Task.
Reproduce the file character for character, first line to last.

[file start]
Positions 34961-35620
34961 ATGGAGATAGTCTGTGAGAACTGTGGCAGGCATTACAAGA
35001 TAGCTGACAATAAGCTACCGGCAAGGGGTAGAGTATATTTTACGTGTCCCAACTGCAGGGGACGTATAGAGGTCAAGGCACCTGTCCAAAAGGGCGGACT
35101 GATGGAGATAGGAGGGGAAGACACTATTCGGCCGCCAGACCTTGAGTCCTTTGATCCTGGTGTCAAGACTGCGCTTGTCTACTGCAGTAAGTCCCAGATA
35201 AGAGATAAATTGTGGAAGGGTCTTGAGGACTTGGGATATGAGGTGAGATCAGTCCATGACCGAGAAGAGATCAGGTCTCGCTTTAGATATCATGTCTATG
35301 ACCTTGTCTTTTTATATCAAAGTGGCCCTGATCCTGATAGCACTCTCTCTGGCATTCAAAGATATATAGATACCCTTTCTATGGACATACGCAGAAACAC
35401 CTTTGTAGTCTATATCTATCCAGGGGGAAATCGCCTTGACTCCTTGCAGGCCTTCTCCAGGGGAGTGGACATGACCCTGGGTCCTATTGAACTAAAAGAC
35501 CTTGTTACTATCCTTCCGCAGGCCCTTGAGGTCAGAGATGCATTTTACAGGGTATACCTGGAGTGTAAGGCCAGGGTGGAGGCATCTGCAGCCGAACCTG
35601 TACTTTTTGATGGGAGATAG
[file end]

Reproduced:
Positions 34961-35620
34961 ATGGAGATAGTCTGTGAGAACTGTGGCAGGCATTACAAGA
35001 TAGCTGACAATAAGCTACCGGCAAGGGGTAGAGTATATTTTACGTGTCCCAACTGCAGGGGACGTATAGAGGTCAAGGCACCTGTCCAAAAGGGCGGACT
35101 GATGGAGATAGGAGGGGAAGACACTATTCGGCCGCCAGACCTTGAGTCCTTTGATCCTGGTGTCAAGACTGCGCTTGTCTACTGCAGTAAGTCCCAGATA
35201 AGAGATAAATTGTGGAAGGGTCTTGAGGACTTGGGATATGAGGTGAGATCAGTCCATGACCGAGAAGAGATCAGGTCTCGCTTTAGATATCATGTCTATG
35301 ACCTTGTCTTTTTATATCAAAGTGGCCCTGATCCTGATAGCACTCTCTCTGGCATTCAAAGATATATAGATACCCTTTCTATGGACATACGCAGAAACAC
35401 CTTTGTAGTCTATATCTATCCAGGGGGAAATCGCCTTGACTCCTTGCAGGCCTTCTCCAGGGGAGTGGACATGACCCTGGGTCCTATTGAACTAAAAGAC
35501 CTTGTTACTATCCTTCCGCAGGCCCTTGAGGTCAGAGATGCATTTTACAGGGTATACCTGGAGTGTAAGGCCAGGGTGGAGGCATCTGCAGCCGAACCTG
35601 TACTTTTTGATGGGAGATAG